3 Things You Need to Know About HPV

by Sara Spruch-Feiner

“All adventurous women do,” resolved a formerly distressed Hannah Horvath after her Human papillomavirus (HPV) diagnosis on the first season of Girls. But in reality, according to Dr. Joan Berman, OB-GYN, adventurousness is hardly a prerequisite for contracting HPV — the most common STD around. In fact, almost all sexually active Americans contract it at some point in their 20’s.

The virus is so common it passes through the bodies of many 20-somethings without them ever knowing it. Dr. Berman explains, “The immune system fights off all kinds of viruses, so it’s not unusual for a healthy person to eradicate it on their own.”

However, the virus is not without risk. Here’s what you should know about the sexually transmitted infection that is estimated to affect at least 80 percent of sexually active American women.

There's A Vaccine

Barrier methods of birth control (i.e. condoms) reduce risk, but are not guaranteed to be effective because the virus can be transmitted from areas not covered by them. For full prevention, there’s always abstinence, Dr. Berman reminds me.

The main method of HPV prevention, however, is a vaccination called Gardasil, which is now recommended for both men and women in their pre-teen years, though you should still get it even if you’re sexually active). It is a series of three vaccinations administered over the course of six months. It has a high success rate for preventing four strains of HPV — two that lead to 70% of cervical cancers, and two that lead to 90% of genital warts. In total, there are more than 100 types of HPV, but not all can cause health problems. The strains prevented by the vaccine are not the only ones that lead to cancer, so unfortunately even the vaccine does not guarantee complete protection.

In December 2010, Gardasil was approved by the FDA for prevention of anal cancer as well as precancerous lesions.

The vaccine is approved for protection against cervical and other vaginal cancers as well as anal cancer in women ages 9-26. For women ages 27-45, the vaccine is no longer considered a good method for protection against cervical cancer but is still safe and effective in preventing the strains of HPV that cause genital warts.

As with many health issues, smoking makes everything worse. If you have an abnormal pap smear and continue to smoke, the chances for it to resolve are greatly decreased.

You Might Not See Symptoms

The vast majority of HPV diagnoses remain “subclinical,” that is, without any symptoms, but should be tested for as HPV is associated with numerous forms of cancer as well as genital warts. The primary cancer associated with HPV is cervical cancer, but the virus is connected with anal cancer as well as cancers of the head and neck as well.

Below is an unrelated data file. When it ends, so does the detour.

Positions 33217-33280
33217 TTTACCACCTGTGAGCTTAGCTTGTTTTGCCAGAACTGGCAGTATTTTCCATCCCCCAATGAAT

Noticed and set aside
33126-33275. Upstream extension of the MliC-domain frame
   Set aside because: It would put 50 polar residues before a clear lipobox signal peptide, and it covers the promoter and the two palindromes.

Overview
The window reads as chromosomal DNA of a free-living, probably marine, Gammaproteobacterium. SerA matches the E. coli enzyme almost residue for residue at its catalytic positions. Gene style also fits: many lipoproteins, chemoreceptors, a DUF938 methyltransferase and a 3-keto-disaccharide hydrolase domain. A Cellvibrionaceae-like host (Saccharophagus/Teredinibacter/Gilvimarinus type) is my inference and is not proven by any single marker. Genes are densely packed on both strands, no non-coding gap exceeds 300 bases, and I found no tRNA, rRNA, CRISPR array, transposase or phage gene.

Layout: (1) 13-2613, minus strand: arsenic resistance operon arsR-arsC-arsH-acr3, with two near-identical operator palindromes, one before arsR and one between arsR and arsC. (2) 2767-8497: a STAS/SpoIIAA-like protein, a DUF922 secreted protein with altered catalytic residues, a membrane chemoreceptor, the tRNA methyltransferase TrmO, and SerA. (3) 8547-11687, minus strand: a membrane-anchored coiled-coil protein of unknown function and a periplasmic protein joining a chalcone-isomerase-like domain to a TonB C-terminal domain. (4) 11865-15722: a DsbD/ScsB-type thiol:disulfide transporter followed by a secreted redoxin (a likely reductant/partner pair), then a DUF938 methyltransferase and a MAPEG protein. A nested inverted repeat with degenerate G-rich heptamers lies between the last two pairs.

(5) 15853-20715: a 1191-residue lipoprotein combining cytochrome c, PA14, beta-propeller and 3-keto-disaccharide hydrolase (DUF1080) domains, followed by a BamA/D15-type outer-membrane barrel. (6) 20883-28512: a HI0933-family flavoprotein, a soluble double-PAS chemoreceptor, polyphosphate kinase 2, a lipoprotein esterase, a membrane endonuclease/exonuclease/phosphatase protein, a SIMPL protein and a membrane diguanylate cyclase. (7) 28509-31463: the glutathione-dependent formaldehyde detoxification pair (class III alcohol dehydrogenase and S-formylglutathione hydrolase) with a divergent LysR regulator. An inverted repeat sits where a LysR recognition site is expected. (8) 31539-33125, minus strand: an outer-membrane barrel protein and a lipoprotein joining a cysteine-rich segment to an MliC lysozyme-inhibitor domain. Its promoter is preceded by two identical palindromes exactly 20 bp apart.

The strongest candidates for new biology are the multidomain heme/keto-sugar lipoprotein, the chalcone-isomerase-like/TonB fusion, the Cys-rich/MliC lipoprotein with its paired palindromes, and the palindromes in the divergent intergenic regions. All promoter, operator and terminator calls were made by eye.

Dr. Berman, who has worked as the consulting OB-GYN for the Columbia University health center for 25 years, says regular screenings for HPV can prevent cervical cancer from being a huge health issue by catching it early.

"Cervix cancer typically develops over many years. Paps are able to find it long before it becomes invasive. Thus, cervix cancer prevention is in fact very successful in populations who have access to the vaccine and regular screenings. Furthermore, an abnormal pap can be evaluated and tracked until it resolves on its own, or requires treatment by a minor procedure in the precancerous state. The problem arises when women do not have access to, or do not take advantage of routine, quality preventive healthcare."

It's Not The End

Having HPV can be a precursor to future complications, but is no guarantee. Due to the vaccine and gynecologists’ ability to monitor cervical health through routine pap smears, cervical cancer is becoming vastly more preventable.

Take it upon yourself to be extra vigilant in maintaining regular gynecological appointments. Pap smears are considered to be an incredible boon to public health. Since pap smears enable doctors to monitor health before invasive cancer occurs, Dr. Berman points to them as an extremely effective preventive method.

If you have an abnormal pap smear, or, atypical cells of undetermined significance paired with a high risk strain, your doctor may recommend a colposcopy — a short procedure in which the cervix is examined through a magnifying glass. It’s nothing to be afraid of. You remain awake for it, but it allows your doctor to take a sample of tissue to biopsy — another step to make sure you stay healthy.

In another pop culture testament to the commonality of HPV, Jenny Slate's character Donna in the incredible Obvious Child (have you seen it? Go see it!) says, “I'll be here with my normal HPV that 1 in 4 nice women have.”

If it helps relieve some stress of diagnosis to imagine HPV as a stamp of adventurousness, à la Hannah — that’s okay, too.